Every gardener knows that the "black gold" from a compost pile is a thing of beauty. This amazingly fertile soil is actually nature's way of making something out of nothing — compost is the end result of the natural decomposition of organic brown and green waste. Kitchen scraps provide the easiest source of green waste: banana or potato peels, used coffee grinds and filters, the odds and ends of cut up vegetables or the skins of onions. Eggshells are a great source of potassium for the compost heap, but leave out acidic fruits like oranges and lemons (the acids in those will kill the healthy bacteria that turn the compost into rich garden soil). Compost isn't all green: brown waste is the backbone of the compost pile. Every Krazy Coupon Lady has plenty of newspapers to use for brown material, but cut grass clippings, leaves, twigs and cardboard will also do the trick.
What you'll need to get started
- Large container or section of land to house your compost pile
- Green waste
- Brown waste
- Shovel or hand spade
Build your heap
Allocate a well-draining section of land to serve as the foundation for the compost heap. The ideal size for composting is 3×3 feet, as the heat created from a pile this size will kill any undesirable seeds that may have made their way into the pile. A smaller-sized heap will work just fine, and a large plastic bin is a great alternative that provides protection from squirrels or other curious furry creatures. A large lidded storage container (pick them up for cheap during or after the holidays) or a trash can with a locking lid can quickly be turned into a compact compost heap. Drill several small holes at least two inches apart on the bottom, sides and lid of the container to provide ample drainage. Feeling crafty? A DIY compost bin can be made with salvaged wood pallets.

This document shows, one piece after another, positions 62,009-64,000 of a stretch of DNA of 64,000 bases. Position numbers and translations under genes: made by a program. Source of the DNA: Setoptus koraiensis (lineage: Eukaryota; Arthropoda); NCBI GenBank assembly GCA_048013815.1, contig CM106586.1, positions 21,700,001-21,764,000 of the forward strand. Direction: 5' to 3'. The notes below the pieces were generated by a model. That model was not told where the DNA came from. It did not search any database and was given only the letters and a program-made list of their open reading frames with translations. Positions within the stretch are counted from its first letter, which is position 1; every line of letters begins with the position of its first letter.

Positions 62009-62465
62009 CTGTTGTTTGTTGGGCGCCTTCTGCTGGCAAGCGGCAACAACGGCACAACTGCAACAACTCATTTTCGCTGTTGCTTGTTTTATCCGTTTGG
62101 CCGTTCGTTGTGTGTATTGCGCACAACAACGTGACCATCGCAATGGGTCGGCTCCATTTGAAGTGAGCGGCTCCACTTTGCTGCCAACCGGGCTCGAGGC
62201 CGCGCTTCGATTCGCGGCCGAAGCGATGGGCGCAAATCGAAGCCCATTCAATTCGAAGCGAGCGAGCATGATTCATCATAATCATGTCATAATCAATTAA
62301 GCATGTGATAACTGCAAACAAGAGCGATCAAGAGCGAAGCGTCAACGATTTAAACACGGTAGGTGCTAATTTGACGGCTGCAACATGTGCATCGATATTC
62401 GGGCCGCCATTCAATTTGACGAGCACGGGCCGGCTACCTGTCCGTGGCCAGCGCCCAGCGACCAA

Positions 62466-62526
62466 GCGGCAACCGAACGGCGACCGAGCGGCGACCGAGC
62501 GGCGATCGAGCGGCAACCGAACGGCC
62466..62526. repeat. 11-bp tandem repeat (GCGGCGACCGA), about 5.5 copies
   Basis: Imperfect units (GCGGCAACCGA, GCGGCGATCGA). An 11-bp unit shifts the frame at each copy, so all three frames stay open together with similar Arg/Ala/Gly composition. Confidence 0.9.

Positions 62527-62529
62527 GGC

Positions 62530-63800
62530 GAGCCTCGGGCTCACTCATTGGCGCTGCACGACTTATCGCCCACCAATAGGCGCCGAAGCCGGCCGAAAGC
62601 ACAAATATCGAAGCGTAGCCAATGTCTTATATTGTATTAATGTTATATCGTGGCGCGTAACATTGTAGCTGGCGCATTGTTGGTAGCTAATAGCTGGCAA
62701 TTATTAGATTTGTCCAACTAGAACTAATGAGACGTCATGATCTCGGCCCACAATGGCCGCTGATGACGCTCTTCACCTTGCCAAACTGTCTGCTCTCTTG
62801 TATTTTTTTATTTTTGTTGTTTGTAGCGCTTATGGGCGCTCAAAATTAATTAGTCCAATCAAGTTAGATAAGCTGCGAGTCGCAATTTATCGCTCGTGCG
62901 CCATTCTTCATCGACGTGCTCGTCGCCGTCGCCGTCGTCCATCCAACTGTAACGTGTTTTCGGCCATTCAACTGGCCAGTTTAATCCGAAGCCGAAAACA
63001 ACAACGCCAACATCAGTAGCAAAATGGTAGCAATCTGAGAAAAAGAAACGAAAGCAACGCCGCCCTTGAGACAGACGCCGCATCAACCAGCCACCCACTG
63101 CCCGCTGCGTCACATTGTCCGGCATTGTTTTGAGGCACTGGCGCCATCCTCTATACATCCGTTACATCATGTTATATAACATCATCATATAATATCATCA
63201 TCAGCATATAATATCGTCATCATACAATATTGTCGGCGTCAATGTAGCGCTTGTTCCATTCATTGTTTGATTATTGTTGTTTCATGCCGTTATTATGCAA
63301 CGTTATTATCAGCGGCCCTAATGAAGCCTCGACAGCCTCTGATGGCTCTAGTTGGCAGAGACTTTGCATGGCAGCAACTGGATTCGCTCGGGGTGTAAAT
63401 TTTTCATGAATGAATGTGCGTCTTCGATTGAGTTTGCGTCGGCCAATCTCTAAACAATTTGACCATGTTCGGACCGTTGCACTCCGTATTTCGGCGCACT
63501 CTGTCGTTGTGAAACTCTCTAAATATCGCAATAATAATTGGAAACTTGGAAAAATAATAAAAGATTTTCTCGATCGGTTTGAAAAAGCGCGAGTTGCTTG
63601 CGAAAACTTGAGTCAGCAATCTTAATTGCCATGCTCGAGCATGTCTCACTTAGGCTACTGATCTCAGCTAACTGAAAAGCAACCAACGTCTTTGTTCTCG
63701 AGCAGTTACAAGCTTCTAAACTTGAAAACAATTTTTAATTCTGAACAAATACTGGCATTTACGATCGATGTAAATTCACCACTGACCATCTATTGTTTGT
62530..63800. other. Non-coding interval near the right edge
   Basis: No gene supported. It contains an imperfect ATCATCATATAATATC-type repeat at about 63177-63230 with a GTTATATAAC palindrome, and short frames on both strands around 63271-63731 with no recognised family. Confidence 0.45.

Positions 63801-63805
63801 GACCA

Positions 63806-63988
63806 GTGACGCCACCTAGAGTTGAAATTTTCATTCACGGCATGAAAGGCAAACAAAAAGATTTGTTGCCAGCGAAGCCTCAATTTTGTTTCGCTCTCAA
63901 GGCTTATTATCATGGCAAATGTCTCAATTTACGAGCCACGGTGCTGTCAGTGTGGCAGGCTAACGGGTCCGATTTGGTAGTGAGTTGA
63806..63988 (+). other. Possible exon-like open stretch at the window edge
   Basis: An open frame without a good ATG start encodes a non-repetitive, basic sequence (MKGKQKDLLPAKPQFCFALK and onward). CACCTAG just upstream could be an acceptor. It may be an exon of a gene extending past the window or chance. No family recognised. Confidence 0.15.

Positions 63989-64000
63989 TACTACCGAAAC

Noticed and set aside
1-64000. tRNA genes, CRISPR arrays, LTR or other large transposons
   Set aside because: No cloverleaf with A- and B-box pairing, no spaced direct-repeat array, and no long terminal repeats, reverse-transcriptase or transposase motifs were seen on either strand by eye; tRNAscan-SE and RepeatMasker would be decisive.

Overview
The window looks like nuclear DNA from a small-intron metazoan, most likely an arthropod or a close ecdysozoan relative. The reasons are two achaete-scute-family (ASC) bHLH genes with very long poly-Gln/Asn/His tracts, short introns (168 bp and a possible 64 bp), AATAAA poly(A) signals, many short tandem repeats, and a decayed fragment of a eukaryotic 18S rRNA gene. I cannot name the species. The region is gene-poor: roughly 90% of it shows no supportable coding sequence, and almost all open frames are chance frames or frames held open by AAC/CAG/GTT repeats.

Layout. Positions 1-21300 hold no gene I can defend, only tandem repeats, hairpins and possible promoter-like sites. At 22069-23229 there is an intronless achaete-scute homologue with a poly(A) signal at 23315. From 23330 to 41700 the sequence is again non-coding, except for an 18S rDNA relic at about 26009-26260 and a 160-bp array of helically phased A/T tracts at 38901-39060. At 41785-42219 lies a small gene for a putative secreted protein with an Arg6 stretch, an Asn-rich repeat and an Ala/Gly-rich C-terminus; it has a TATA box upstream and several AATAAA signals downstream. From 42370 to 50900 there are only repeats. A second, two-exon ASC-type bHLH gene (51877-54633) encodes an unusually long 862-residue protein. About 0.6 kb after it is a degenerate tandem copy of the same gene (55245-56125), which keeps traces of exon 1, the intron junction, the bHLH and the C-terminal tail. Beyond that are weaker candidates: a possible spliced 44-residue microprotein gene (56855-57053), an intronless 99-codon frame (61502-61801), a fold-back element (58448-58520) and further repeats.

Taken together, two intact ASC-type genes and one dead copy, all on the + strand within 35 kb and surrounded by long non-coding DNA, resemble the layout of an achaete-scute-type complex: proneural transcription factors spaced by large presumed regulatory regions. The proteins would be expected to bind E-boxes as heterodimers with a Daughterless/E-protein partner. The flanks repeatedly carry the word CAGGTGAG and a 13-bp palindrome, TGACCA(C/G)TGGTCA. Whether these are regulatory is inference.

Add the right stuff
A properly mixed compost pile will never smell foul. Follow the rule of adding three parts brown to one part green to create a compost heap that will most efficiently turn waste into pay dirt. Layer the brown and green waste as you add it to the pile to ensure that there are no large clumps of green waste. A compost heap is a living thing; too much green waste will throw off the delicate balance of the microbes doing the dirty work. Feel free to add a spritz of water to the mix. You'll want the compost to be slightly damp but never soaked (like a well wrung-out sponge).
Mix it up
Since a healthy breakdown process requires lots of air, use a shovel or hand spade to turn over the soil in your compost pile at least once a week to incorporate air into the mix and break up any pockets of green waste that may have formed. The more you stir the pile, the quicker the brown and green waste will break down into luscious garden soil. If you are composting in a trash can with a locking lid, feel free to turn that baby on its side and give it a few rolls in the yard.
A healthy compost pile will produce garden ready soil in around 3-6 months. Once your compost pile has turned into rich black soil, it's time to harvest what you need and add it to the garden. The remaining compost can stay in the pile and serve as the foundation for future composting.
This is a guest post by Vanessa from Dallas, TX
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